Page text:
Transparency and trust: risk communications and the Singapore experience in managing SARS

K.U. Menon (Director of the National Resilience Division at the Ministry of Information, Communications and the Arts (MICA) in Singapore)
K.T. Goh (Senior Consultant with the Communicable Diseases Division of the Ministry of Health, Singapore)

Journal of Communication Management

ISSN: 1363-254X

Publication date: 1 December 2005


SARS was Singapore's worst experience of an infectious outbreak in its brief history as an independent nation. The key instruments in managing public fear and panic were transparency and trust. The highest levels of government were mobilised and every conceivable channel and medium utilised to educate the domestic populace and reassure the international community. Maintaining transparency and nurturing trust did not come easy. There was concern over public morale and resilience, the absence of an international level playing field and the difficulty in differentiating Singapore from countries which managed SARS badly. Achieving trust of the domestic populace was the more difficult task and the government and political leaders had to be seen doing and initiating a range of tangible actions and activities to reassure the public. Singapore also came in for much criticism from other countries for its ‘draconian’ measures to contain the disease through home quarantine orders and other stern measures on social discipline. Risk communications is an established methodology and lessons can be drawn from the experience of many countries in managing outbreaks touching on public health. While Singapore may be unique for its particular circumstances, its experience highlighted the critical importance of ensuring transparency and public trust in confronting the disease. This paper is based on a presentation to the plenary session at the first World Health Organization (WHO) Expert Consultation on Outbreak Communications held in Singapore from 21–23rd September, 2004.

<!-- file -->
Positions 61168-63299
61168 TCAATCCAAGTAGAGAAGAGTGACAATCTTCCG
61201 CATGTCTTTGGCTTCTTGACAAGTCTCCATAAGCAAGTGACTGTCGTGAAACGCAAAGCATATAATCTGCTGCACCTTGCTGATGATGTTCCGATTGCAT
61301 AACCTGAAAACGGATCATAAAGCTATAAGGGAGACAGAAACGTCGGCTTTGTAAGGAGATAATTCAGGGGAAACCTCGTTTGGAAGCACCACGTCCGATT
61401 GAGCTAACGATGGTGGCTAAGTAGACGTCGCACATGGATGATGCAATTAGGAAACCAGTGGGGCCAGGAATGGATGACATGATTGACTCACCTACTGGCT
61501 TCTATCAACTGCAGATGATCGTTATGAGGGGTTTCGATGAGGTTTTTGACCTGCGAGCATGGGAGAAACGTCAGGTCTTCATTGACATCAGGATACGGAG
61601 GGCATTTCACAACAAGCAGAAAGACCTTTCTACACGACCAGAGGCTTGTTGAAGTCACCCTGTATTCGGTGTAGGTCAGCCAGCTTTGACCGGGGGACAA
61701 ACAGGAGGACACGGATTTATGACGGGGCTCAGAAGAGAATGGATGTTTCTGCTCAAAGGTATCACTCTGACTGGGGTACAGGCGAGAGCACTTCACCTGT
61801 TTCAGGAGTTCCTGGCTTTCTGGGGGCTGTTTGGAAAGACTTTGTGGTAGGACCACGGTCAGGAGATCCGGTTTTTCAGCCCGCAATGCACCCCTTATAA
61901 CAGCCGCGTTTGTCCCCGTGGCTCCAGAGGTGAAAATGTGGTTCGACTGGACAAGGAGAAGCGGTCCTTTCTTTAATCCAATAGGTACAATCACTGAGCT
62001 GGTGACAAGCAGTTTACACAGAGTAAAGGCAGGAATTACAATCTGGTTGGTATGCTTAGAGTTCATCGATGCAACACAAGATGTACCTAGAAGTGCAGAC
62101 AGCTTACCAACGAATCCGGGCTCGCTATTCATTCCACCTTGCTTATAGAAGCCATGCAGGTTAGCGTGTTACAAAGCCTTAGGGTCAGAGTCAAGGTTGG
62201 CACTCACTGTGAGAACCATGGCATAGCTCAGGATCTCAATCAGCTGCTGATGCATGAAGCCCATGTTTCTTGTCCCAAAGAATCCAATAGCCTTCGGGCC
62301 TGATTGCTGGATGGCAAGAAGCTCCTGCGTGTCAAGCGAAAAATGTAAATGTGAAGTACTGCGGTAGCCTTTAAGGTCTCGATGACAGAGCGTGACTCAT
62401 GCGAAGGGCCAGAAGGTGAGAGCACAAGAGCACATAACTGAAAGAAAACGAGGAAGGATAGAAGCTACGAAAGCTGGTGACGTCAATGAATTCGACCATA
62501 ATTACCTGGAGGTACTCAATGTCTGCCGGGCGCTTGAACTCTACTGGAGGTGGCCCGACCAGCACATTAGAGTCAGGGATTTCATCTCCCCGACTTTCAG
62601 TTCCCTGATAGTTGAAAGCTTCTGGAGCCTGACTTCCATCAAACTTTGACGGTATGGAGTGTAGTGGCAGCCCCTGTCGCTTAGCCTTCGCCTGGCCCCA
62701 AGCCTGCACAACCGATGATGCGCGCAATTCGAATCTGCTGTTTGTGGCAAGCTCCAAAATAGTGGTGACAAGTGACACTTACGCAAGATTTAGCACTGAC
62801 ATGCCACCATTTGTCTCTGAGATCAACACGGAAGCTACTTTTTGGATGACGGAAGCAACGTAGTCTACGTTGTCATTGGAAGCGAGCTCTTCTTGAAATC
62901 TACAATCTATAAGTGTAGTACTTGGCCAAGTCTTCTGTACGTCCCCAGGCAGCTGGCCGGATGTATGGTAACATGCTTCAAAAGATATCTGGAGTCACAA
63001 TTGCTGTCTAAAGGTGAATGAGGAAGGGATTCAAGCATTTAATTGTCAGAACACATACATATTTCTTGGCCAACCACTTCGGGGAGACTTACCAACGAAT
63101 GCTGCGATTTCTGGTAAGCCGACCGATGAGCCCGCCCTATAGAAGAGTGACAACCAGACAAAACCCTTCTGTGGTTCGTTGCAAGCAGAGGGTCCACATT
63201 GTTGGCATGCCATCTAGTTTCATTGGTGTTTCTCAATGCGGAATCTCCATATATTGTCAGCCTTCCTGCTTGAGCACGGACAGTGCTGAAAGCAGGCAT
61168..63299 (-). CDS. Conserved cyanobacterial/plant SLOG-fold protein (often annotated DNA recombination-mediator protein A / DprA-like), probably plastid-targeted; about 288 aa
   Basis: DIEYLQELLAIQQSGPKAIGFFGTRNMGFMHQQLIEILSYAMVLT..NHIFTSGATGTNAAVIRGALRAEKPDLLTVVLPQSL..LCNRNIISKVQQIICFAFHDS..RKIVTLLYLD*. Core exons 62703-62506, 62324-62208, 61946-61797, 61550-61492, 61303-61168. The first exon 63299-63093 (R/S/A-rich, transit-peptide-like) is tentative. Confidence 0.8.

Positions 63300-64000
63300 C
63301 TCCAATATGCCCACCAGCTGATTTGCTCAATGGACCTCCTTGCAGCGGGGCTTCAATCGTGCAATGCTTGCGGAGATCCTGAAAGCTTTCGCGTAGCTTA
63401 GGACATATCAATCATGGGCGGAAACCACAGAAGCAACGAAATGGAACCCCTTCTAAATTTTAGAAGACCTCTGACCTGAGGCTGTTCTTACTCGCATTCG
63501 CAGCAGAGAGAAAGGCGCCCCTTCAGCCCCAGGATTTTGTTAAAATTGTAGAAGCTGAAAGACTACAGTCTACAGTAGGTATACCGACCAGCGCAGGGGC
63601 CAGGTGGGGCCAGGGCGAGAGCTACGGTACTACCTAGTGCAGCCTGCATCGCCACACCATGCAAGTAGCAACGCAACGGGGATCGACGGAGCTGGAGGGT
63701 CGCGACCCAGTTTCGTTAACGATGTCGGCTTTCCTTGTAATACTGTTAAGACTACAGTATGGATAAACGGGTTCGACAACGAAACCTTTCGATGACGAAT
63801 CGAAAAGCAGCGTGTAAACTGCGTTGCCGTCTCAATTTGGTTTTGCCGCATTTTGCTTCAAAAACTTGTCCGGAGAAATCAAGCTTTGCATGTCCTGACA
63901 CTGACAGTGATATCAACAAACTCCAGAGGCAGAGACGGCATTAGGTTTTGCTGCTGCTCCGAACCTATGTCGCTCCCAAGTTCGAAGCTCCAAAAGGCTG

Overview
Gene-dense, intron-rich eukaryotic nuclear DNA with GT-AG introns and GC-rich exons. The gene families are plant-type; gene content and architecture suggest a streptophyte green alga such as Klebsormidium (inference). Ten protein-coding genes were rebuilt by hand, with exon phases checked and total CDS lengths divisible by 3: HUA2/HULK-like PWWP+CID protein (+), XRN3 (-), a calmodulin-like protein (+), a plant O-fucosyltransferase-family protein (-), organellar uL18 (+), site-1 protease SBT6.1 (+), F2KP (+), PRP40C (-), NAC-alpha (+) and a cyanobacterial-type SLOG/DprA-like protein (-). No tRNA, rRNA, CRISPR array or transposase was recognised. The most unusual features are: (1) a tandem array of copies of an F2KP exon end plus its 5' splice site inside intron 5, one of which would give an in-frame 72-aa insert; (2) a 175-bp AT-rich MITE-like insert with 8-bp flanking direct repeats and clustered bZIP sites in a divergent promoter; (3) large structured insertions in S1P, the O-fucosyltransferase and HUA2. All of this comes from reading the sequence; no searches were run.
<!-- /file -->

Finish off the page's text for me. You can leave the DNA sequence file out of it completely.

Menon, K. and Goh, K. (2005), "Transparency and trust: risk communications and the Singapore experience in managing SARS", Journal of Communication Management, Vol. 9 No. 4, pp. 375-383.

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Copyright © 2005, Emerald Group Publishing Limited

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